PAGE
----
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NJ Sekela
02-10-2006, 04:20 PM
I am very excited to annouce an upcoming run of Knit Federal Blouses. The color will be very close the color we currently use for our standard blouses.

http://www.njsekela.com/szabo/knit.jpg

This will be an extremely limited run, and I am excited, because I have always wanted to own one myself!!

I am, &c,

NJ Sekela,
Manf'r.
N.Jers'y.

http://www.njsekela.com

Girty
02-21-2006, 02:24 PM
Knit blouses! Cool. I didn't know anyone was thinking of making these. Did you find an original somewhere to use as a pattern? Is this a lined coat? I eagerly await your production. Sounds interesting. There are plenty of these listed on contracts to warrant a repro.

SmellyFed
02-25-2006, 03:15 PM
That's great - I've always wanted one of those myself. Will it have a Hunt & Tillinghurst stamp or another knit contractor stamp?

NJ Sekela
02-27-2006, 12:13 AM
Sir:

The method I am employed in this project is much more of a forensic retracing, than trying to find one garment. After finding a mill that was wililng to knit the fabric, I brought the photograph that was published in the Company Military Historians Journal. It was obvious to them that it was a rib knit, in fact a 2X2 Rib knit. I should point out that the mill is using old equipment, and is the fourth generation running it. The great grandfather of the current owner repaired the machines in the 19th century.

As much as the world of "type I's" and "type II's" want to overcomplicate things, enlisted issue sack coats are pretty much the same. You find 2, 3 and 4 piece bodies, sometimes all from the same contractor. (This of course is based on the width of the goods, not a "pattern" difference. Enlisted sack coats are not fitted in the waist, and have slightly different shapes of collar, but not different STYLES.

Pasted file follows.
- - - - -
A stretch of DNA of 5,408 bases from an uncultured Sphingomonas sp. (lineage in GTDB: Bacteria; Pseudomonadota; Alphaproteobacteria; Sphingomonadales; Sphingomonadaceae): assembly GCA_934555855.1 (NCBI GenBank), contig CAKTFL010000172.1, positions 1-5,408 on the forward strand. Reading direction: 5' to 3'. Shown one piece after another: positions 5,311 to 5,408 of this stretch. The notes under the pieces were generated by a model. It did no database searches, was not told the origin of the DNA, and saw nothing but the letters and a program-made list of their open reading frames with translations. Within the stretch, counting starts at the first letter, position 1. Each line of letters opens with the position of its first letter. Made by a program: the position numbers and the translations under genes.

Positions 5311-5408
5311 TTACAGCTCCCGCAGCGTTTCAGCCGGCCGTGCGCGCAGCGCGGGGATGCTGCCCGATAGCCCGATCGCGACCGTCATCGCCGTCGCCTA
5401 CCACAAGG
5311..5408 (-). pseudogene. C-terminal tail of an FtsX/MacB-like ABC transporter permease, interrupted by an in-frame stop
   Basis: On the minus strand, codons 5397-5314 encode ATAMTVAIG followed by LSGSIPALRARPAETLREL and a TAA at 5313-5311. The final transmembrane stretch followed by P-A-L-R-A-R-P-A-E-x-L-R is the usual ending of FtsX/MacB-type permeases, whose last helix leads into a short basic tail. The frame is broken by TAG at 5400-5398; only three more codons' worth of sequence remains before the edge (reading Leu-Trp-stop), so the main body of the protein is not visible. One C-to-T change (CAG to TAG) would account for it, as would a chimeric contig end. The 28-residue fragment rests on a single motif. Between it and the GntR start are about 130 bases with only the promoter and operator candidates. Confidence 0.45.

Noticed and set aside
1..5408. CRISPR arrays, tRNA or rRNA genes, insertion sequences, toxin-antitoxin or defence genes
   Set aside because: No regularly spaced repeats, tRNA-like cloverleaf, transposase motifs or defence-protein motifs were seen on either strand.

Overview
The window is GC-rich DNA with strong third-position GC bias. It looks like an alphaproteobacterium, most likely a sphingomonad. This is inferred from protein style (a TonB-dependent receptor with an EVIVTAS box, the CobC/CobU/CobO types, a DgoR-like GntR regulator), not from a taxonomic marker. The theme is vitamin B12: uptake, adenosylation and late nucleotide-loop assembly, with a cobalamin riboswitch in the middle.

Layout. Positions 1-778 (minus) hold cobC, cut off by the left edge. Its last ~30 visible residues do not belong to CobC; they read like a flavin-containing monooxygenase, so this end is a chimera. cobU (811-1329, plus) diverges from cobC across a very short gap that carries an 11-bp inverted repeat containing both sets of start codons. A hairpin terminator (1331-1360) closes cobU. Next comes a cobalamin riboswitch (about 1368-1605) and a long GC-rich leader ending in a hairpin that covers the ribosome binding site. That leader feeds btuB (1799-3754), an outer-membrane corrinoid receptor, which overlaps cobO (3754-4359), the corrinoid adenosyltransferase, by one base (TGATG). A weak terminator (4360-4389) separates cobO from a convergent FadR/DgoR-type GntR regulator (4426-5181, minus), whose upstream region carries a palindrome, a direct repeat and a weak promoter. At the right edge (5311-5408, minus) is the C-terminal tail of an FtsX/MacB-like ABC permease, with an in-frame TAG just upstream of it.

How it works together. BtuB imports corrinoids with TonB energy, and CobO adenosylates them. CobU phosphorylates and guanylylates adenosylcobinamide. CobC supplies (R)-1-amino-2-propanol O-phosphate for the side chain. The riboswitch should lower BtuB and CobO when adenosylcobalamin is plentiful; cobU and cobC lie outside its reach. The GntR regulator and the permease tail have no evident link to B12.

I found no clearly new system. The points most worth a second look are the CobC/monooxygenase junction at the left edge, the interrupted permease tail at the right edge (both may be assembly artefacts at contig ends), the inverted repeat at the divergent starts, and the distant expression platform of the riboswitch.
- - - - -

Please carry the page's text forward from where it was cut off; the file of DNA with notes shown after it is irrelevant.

There are those who have gone out of their way to let me know that they ONLY way to make uniforms is to find a garment to base it on. I have seen three garments made by a highly vaunted maker of an ostentatious unit. They included a Confederate frock coat from a museum in South Carolina, an enlisted Federal Frock coat from a private collection and today, a copy of the David Gilbert Myers shirt. Despite the fact that all three garments HAVE existing garments to use as references, ALL THREE of those garments were made with major mistakes and omissions. I can guarantee that it will be much closer representation of what the knit blouse looked like, than those three garments were.

This will utilize period constructions and patterns, 100% wool in the correct color. It will be unlined, with hand buttonholes.

This is really a project for a much more sophisticated living historian, especially those who do interpretation for the public. The knit goods industry was HUGE at the time, and, as you note, really needs to be represented. (One possible reason for their production is that it was an early war "expedient", since there was a tremendous shortage of woven blue fabric. There was such a shortage that federal agents were buying blue fabric woven in europe.)

I am going to post pictures of the coat in the next two weeks.

I am, &c,

NJ Sekela,
Manf'r.
N. Jers'y.

Cpt Boone
03-01-2006, 01:34 PM
Mr. Sekela,

Have you decided what the price will be yet? Looking forward to the finished product.

NJ Sekela
04-06-2006, 06:27 AM
Wow, time really flies by.

Well, the sample yardage rolled in, so I should have an idea of cost within the next week or so, as well as a prototype or two.

This is not going to be a big ongoing project, owing to the limited amount of time the mill can allocate to the project.

Within the next few days, I will post a picture of the prototype.

I am, &c,

NJ Sekela
Manf'r.
N. Jers'y.